Set an amount to spend. Now, from that amount divide it by 5. That's the amount you will need to save monthly to have a paid for Christmas. It the amount is larger than what you can save, then trim it until you can. It will be tough at first. But once you start and get in the habit, it becomes easier and easier.
Now create a list of items that need to be purchased and for who? Make a T chart. Mark one side of the T needs and the other wants. Put the persons name you plan to give the gift to next to the item.
I really like T charts because they allow you to organize and see your thoughts outside of the confines of your mind. They are on paper and no longer just bouncing around in your mind. I compare it to an old saying a boss of mine once had. He said, and he was a sexist, that most women have snakes in their heads. In reality it applies to most people whether they are male or female.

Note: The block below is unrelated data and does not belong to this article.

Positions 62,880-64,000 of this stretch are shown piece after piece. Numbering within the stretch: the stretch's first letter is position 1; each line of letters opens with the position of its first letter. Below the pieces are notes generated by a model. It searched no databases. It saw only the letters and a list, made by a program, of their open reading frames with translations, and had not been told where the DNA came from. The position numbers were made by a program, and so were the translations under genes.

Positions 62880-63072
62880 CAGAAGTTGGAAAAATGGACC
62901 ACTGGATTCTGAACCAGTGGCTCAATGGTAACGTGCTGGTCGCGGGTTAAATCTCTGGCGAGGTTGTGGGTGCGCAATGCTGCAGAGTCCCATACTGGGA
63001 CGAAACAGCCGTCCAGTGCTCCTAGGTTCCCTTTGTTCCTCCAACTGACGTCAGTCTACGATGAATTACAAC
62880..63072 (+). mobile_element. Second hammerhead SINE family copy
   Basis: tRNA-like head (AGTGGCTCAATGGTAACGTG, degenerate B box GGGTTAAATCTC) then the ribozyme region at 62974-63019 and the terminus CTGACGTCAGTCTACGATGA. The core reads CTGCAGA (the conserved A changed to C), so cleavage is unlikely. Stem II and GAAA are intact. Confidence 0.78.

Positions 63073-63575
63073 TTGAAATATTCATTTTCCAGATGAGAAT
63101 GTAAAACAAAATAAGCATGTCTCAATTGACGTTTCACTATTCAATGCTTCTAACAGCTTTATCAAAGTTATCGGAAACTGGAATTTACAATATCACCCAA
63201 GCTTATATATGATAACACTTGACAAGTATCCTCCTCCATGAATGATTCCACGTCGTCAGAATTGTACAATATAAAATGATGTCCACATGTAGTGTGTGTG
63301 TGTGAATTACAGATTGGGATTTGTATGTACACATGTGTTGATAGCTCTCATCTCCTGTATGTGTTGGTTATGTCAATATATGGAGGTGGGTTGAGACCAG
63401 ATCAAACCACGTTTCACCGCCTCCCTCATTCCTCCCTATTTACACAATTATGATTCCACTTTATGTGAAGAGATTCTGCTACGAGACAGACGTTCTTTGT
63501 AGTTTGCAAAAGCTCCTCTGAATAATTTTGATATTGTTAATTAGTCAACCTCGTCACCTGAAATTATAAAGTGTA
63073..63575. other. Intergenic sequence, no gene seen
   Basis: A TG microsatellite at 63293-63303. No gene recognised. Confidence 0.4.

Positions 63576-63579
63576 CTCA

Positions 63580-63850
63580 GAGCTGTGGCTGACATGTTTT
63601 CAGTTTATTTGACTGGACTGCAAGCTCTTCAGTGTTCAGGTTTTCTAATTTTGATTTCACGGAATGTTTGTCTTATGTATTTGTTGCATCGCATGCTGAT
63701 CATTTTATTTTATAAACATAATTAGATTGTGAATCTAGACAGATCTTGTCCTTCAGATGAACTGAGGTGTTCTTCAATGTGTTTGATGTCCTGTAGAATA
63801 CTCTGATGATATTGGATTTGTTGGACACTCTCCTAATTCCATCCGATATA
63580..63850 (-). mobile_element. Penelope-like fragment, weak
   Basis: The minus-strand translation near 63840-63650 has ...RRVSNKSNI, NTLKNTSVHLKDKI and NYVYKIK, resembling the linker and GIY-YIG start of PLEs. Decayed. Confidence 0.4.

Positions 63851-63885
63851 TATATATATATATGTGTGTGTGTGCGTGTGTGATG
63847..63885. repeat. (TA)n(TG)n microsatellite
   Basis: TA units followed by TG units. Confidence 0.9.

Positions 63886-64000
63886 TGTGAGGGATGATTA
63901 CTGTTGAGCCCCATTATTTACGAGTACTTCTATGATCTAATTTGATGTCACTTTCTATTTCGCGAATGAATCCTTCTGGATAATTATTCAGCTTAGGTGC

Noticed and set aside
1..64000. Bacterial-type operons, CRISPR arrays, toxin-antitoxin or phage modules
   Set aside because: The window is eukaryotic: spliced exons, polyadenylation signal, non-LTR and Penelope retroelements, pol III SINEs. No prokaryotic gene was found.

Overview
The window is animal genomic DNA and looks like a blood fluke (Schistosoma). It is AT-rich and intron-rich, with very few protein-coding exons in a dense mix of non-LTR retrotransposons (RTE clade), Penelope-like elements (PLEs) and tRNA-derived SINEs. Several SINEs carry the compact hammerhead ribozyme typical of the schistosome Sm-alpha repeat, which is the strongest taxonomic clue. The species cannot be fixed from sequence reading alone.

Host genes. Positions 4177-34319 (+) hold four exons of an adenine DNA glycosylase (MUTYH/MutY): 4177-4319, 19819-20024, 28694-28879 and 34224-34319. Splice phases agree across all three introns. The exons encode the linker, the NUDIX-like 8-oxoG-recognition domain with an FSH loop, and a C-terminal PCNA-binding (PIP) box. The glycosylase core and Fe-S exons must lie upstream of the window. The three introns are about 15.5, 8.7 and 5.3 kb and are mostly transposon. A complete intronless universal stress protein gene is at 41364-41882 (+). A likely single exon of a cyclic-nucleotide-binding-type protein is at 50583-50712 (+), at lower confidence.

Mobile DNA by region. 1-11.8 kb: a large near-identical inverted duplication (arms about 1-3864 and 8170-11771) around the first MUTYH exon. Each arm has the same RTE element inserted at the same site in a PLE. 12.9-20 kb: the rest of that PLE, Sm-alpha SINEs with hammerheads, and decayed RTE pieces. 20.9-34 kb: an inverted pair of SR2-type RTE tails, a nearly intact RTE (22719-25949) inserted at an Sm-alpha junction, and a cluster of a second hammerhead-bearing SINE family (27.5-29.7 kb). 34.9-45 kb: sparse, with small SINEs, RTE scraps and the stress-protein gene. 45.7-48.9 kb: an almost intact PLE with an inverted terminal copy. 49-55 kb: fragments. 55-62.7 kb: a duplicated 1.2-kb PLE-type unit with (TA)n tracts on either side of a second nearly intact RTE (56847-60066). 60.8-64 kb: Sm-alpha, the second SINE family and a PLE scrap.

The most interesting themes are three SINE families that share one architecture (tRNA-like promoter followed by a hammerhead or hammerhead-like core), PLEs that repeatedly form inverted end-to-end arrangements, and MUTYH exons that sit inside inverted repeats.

Imagine if you would, a skull full of slithering, slimy snakes coursing their way through your head. Those are thoughts. Is it any wonder we never get control of our thoughts? How in the world are we to separate that slimy, slithering tangled mess and deal with it?
Heck, I don't even want to think about it. See what I mean about thoughts. The best way I know of to not stick our mental hands in our skulls and try to clean up the mess is to make a T chart and write it down.
Now's the time to find some approximate prices for the items you marked down and tally it up. Sometimes we know from shopping. Other times it's best to just check the prices on the web. But remember; don't press the "add to basket" button. That too will get you in trouble.
How close is the tallied amount to your spending plan amount?
If you're like most people, you just found that you’re planning to spend more than you just planned to spend. And if you're like most people, you've given up at this point. I'm trusting you're not like most people. If you're reading this, you have something that most people don't have. A common persons desire to start getting ahead.Now look at your T chart once again. You've already categorized needs and wants on your chart. Cherry pick through the wants side of the list and scratch some things that can wait, aren't really necessary or may upon second visit really look foolish to begin with.